## Author Contributions

## Funding

## Acknowledgments

## Conflicts of Interest

## Abbreviations

ARP | Alternating renewal process |

BAWU | German state of Baden Württemberg |

C-Vine | Canonical Vine copula |

DEM | Digital Elevation Map |

DSD | Dry spell duration |

D-Vine | Drawable Vine copula |

DWD | Deutscher Wetterdienst (German National Weather Service) |

IDF | Intensity duration frequency curves |

IID | Independent identically distributed |

KOSTRA | Koordinierte Starkniederschlagsregionalisierung, official German statistics of extreme precipitation |

m.a.s.l. | Meters above sea level referred to tide gauge Amsterdam (DHHN92) |

mNN | Meters above German Standard Zero (Normalnull) |

NS | German state of Lower Saxony (Niedersachsen) |

p00 | Joint probability of no-rain (0) and no-rain (0) at two stations |

p01 | Joint probability of no-rain (0) and rain (1) at two stations |

p10 | Joint probability of rain (1) and no-rain (0) at two stations |

p11 | Joint probability of rain (1) and rain (1) at two stations |

RSE | Relative standard error |

SA | Simulated annealing |

Tr | Return period |

WSA | Wet spell amount |

WSD | Wet spell duration |

WSI | Wet spell intensity |

WSPeak | Wet spell peak amount |

WSTpeak | Wet spell time to peak |

## References

- Bárdossy, A. Generating Precipitation Time Series Using Simulated Annealing. Water Resour. Res.
**1998**, 34, 1737–1744. [Google Scholar] [CrossRef] - Beck, F. Generation of Spatially Correlated Synthetic Rainfall Time Series in High Temporal Resolution: A Data Driven Approach. Ph.D. Thesis, Universität Stuttgart, Stuttgart, Germany, 2013. [Google Scholar]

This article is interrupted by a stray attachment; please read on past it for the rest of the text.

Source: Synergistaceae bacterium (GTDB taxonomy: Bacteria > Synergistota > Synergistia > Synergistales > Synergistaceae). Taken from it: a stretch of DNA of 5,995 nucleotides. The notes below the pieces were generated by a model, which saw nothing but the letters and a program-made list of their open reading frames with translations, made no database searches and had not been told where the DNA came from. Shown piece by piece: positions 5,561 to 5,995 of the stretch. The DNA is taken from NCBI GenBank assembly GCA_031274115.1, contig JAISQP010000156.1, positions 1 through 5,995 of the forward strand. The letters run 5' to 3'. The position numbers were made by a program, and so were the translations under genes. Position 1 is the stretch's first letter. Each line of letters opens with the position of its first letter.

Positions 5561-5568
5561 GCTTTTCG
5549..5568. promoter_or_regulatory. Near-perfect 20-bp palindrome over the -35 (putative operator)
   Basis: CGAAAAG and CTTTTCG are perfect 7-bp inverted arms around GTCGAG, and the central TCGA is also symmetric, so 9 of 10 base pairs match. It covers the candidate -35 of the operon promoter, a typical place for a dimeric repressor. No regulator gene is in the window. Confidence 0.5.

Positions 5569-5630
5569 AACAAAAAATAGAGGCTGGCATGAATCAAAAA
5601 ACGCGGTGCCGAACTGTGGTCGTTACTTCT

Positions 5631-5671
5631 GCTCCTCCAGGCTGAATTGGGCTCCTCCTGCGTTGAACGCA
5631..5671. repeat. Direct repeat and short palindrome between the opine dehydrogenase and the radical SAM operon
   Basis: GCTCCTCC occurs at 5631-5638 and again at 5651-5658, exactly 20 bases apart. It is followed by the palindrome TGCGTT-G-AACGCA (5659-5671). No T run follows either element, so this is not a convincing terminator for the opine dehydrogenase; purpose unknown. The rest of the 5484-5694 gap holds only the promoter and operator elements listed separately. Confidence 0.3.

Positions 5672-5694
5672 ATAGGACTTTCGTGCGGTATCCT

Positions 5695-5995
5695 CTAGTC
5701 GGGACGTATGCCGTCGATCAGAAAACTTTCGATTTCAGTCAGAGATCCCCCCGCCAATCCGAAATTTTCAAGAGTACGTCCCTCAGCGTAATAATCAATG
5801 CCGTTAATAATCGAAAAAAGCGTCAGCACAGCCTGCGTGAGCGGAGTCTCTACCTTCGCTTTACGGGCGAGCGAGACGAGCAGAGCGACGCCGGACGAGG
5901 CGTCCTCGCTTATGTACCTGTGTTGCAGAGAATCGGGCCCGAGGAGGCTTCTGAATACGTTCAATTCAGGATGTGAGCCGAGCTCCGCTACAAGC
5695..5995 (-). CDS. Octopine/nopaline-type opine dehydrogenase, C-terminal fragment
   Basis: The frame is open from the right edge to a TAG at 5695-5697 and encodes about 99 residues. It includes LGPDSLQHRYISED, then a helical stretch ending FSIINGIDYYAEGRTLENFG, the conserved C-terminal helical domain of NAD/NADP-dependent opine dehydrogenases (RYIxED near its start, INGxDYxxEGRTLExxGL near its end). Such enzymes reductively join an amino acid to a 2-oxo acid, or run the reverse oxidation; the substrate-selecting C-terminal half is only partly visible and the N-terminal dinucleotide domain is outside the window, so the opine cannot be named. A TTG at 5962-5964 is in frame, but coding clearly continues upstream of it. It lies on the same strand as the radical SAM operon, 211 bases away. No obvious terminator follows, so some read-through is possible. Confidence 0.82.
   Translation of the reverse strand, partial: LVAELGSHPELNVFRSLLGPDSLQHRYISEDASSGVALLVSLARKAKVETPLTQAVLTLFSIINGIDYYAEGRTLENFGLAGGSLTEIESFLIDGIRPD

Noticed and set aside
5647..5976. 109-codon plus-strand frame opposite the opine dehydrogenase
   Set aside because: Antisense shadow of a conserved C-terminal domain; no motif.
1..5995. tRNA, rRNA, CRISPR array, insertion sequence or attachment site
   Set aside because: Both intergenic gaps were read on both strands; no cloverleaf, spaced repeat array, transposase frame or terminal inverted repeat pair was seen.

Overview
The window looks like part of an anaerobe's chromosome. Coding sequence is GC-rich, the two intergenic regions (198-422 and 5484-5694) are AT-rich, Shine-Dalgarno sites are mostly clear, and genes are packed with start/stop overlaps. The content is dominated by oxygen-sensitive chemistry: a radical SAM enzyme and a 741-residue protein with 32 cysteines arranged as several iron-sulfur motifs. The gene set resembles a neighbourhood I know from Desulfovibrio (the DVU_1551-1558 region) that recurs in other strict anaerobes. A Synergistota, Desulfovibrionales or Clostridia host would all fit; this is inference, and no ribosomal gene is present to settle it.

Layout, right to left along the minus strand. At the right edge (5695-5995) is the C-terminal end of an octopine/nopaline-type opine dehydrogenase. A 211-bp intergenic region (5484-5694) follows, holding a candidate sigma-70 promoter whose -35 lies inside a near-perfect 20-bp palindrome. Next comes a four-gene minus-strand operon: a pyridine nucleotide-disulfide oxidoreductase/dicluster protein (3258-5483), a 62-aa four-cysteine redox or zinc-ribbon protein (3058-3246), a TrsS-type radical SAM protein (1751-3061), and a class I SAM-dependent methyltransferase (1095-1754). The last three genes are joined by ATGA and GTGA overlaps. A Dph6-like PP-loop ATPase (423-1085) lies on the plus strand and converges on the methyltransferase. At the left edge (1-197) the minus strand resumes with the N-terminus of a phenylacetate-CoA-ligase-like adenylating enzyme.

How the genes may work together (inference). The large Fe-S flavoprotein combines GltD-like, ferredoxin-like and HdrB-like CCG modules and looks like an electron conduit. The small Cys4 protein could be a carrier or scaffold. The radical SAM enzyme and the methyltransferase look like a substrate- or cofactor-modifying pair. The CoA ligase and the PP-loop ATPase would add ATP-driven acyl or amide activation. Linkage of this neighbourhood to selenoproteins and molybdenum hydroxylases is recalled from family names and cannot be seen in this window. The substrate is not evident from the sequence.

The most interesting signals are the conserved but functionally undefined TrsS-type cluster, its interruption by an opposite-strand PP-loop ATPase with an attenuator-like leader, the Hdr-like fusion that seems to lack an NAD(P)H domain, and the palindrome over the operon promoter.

- Licznar, P.; Schmitt, T.G.; Rupp, D.E. Distributions of microcanonical cascade weights of rainfall at small timescales. Acta Geophys.
**2011**, 59, 1013–1043. [Google Scholar] [CrossRef] - Cowpertwait, P.S.P.; Lockie, T.; Davis, M.D. A stochastic spatial-temporal disaggregation model for rainfall. Res. Lett. Inf. Math. Sci.
**2004**, 6, 109–122. [Google Scholar] - Müller, H.; Haberlandt, U. Temporal rainfall disaggregation using a multiplicative cascade model for spatial application in urban hydrology. J. Hydrol.
**2018**, 556, 847–864. [Google Scholar] [CrossRef] - Katz, R.W.; Parlange, M.B. Generalizations of chain-dependent processes: Application to hourly precipitation. Water Resour. Res.
**1995**, 31, 1331–1341. [Google Scholar] [CrossRef] - Zhang, Z.; Switzer, P. Stochastic space-time regional rainfall modeling adapted to historical rain gauge data. Water Resour. Res.
**2007**, 43, W03441. [Google Scholar] [CrossRef] - Gyasi-Agyei, Y.; Charles, S. Modelling the dependence and internal structure of storm events for continuous rainfall simulation. J. Hydrol.
**2012**, 464, 249–261. [Google Scholar] [CrossRef] - Willems, P. A spatial rainfall generator for small spatial scales. J. Hydrol.
**2001**, 252, 126–144. [Google Scholar] [CrossRef] - Cowpertwait, P.S.P.; Kilsby, C.; O’Connell, P. A space-time Neyman-Scott model of rainfall: Empirical analysis of extremes. Water Resour. Res.
**2002**, 38. [Google Scholar] [CrossRef] - Burton, A.; Fowler, H.J.; Kilsby, C.G.; O’Connel, P.E. RainSim: A spatial–temporal stochastic rainfall modelling system. Environ. Model. Softw.
**2008**, 23, 1356–1369. [Google Scholar] [CrossRef] - Burton, A.; Fowler, H.J.; Kilsby, C.G.; O’Connell, P.E. A stochastic model for the spatial-temporal simulation of nonhomogeneous rainfall occurrence and amounts. Water Resour. Res.